OIG FISMA Compliance Review of HHS Shows Improvements Made but Vulnerabilities Remain

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The Department of Health and Human Services’ Office of Inspector General has published the findings of its 2017 fiscal review of HHS compliance with the Federal Information Security Modernization Act of 2014.

The FISMA compliance review revealed the HSS is continuing to make improvements to its information security program, although OIG identified several areas of weakness. The findings from the latest FISMA compliance review highlighted similar vulnerabilities and weaknesses to the review conducted for fiscal 2016.

A department-wide Continuous Diagnostics and Mitigation (CDM) program is being developed by the HHS which will allow it to monitor its networks, information systems, and personnel activity and information security programs have been strengthened since the review was last conducted. However, OIG identified several areas where improvements could be made. Weaknesses and vulnerabilities were found in HHS risk management, identity and access management, configuration management, security training, incident response, contingency planning and information security continuous monitoring.

There were several areas of concern in configuration management. At all four of the operational divisions (OPDIVs) there were instances of noncompliance with configuration management policies and procedures. OIG identified failures to ensure all software was up to date and patches were applied promptly and vulnerability scans using Security Content Automation Protocol (SCAP) tools were missed. OIG also found some operating systems in use that were not supported by the vendors. At some OPDIVs, configuration management personnel were not tracking the approvals, testing results, and migration dates within change management tracking tools.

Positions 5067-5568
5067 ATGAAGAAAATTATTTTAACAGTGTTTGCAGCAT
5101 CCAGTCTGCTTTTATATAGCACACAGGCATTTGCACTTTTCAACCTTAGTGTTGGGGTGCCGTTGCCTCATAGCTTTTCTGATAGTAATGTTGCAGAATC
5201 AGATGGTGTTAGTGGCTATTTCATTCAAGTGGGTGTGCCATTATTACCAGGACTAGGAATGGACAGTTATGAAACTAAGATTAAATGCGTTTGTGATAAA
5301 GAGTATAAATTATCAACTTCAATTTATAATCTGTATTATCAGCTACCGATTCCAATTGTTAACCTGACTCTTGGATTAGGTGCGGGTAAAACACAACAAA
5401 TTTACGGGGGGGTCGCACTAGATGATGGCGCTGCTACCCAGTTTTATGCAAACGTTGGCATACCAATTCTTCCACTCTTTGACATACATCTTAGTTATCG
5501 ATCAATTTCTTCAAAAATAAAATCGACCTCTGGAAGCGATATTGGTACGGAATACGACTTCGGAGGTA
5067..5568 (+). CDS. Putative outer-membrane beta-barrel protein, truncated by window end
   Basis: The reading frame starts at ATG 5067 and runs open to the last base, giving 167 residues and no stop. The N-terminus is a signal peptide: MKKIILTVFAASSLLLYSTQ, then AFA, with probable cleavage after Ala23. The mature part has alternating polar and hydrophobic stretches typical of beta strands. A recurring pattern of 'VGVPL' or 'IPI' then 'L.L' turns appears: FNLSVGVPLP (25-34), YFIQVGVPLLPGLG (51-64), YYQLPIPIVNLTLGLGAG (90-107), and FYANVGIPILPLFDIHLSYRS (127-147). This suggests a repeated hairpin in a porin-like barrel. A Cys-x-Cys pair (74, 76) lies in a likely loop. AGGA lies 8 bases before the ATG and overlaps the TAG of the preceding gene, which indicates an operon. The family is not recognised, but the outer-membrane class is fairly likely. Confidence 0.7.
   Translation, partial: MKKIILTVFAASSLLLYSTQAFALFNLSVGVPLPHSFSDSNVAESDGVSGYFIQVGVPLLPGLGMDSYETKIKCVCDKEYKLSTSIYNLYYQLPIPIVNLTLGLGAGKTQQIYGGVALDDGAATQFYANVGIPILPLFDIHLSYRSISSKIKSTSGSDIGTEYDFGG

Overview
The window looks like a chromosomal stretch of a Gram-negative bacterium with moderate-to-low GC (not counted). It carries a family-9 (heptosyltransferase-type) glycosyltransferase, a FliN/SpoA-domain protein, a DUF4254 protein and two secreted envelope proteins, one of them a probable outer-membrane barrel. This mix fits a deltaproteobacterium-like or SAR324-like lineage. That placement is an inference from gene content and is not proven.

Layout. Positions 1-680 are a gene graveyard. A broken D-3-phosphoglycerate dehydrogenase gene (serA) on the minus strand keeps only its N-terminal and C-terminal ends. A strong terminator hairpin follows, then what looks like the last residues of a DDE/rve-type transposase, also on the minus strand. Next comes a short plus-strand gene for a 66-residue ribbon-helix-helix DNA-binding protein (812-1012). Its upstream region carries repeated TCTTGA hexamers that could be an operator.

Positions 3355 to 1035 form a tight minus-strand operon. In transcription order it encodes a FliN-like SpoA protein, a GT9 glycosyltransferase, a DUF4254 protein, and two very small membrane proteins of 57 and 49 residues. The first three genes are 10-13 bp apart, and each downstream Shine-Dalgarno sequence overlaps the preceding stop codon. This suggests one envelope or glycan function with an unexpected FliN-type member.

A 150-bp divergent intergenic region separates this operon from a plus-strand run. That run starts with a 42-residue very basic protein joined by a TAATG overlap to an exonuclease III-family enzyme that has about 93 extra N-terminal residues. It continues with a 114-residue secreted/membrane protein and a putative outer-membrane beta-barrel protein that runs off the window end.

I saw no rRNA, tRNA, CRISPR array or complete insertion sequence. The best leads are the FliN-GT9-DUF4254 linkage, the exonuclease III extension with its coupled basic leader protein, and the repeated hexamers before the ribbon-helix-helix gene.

Weaknesses were found in the detect function, the purpose of which is to develop and implement appropriate activities to identify the occurrence of cybersecurity events.

Training issues were identified with some OPDIVs having failed to train all staff, including new recruits. While the number of employees that had not been sufficiently trained was low, those individuals pose a considerable risk to the security of HHS systems and network. Two OPDIVs were not effectively tracking the security training status of personnel and contractors.

Risk management issues were identified at some of the operating divisions, with risk management policies and procedures not yet finalized. OIG also reports that some OPDIVs could not provide a list of all devices and software used on the network, and neither were they able to provide details of unauthorized software used on the network.

Issues with identity and access management included account management procedures not always being followed, including the monitoring and maintenance of shared accounts. There were failures to remove inactive accounts and enforce resets of active account passwords, and to disable accounts in a timely manner when employees were transferred or terminated.

The flaws and weaknesses identified in the report are common across the entire healthcare industry. The HHS’ Office for Civil Rights has fined HIPAA covered entities for similar flaws to those identified by OIG.

OIG has made several recommendations to the HSS to improve security, processes and procedures to further reduce risk and ensure compliance with FISMA. The HHS concurred with all of OIG’s recommendations and will work at implementing further controls and updating its policies and procedures accordingly.

Author: HIPAA Journal

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